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Posts: 179

« Reply #7 on: November 05, 2017, 10:18:36 PM »

Both, graduating unaccredited homeschool and getting a GED. Like I said in the first post, the flagship requires homeschoolers to have a GED for scholarships (regardless of SAT/ACT scores and undergraduate coursework).
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Eclipse
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« Reply #8 on: November 05, 2017, 10:31:56 PM »

What's a flagship in this context?
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"The man who does more than he is paid for will soon be paid for more than he does." - Napoleon Hill.
The contents of this post are Copyright © 2017 by eclipse. All rights are reserved. Specific permission is given to quote this post here on CAP-Talk only.

Cadetter
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Posts: 179

« Reply #9 on: November 05, 2017, 10:38:18 PM »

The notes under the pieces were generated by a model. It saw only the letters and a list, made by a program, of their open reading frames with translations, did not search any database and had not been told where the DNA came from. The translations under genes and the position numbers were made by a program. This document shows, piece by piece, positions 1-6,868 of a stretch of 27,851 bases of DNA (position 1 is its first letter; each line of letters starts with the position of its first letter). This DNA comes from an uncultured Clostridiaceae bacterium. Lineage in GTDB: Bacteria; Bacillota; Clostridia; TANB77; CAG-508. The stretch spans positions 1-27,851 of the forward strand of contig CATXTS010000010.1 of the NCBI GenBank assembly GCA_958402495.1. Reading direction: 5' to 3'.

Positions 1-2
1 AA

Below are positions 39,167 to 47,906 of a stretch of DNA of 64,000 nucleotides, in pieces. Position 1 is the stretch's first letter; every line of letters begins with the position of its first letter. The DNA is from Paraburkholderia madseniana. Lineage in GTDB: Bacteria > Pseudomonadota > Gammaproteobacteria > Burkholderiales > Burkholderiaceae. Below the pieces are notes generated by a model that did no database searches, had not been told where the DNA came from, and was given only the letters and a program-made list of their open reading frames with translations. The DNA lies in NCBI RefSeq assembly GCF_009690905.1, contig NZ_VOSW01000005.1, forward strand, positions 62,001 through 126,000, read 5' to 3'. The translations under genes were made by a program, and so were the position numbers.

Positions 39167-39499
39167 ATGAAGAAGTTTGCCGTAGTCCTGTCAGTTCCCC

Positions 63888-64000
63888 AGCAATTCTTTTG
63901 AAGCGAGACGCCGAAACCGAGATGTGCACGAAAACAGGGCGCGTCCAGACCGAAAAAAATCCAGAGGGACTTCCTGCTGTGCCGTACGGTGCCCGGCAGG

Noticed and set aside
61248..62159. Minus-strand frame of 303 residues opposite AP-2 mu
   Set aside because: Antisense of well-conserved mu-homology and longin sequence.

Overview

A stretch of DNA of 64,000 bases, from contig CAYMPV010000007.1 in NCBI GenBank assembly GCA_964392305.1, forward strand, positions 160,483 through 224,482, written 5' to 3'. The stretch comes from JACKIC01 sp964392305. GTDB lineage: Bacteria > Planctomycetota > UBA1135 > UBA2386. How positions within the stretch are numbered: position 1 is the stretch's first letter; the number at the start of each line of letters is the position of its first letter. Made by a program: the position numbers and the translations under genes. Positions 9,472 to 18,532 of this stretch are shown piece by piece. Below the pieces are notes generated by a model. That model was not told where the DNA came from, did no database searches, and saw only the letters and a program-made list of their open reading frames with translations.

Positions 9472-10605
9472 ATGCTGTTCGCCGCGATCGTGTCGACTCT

State flagship = most known/prominent/Idk public 4-year university in the state, such as the universities in this list https://en.wikipedia.org/wiki/Category:Flagship_universities_in_the_United_States
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abdsp51
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« Reply #10 on: November 05, 2017, 10:52:27 PM »

Both, graduating unaccredited homeschool and getting a GED. Like I said in the first post, the flagship requires homeschoolers to have a GED for scholarships (regardless of SAT/ACT scores and undergraduate coursework).

Wouldn't you have been better off graduating from an "accredited" home school program? I don't know of too many orgs that are inclined to take folks with a GED.
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Cadetter
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« Reply #11 on: November 05, 2017, 10:59:42 PM »

The most annoying part of following an unaccredited is being grilled about it by bystanders when that wasn't the question asked ;D. Most places either don't care or have a couple extra forms (I have three siblings with this experience), and for the lines of work I'm aiming for it doesn't matter at all.
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JayT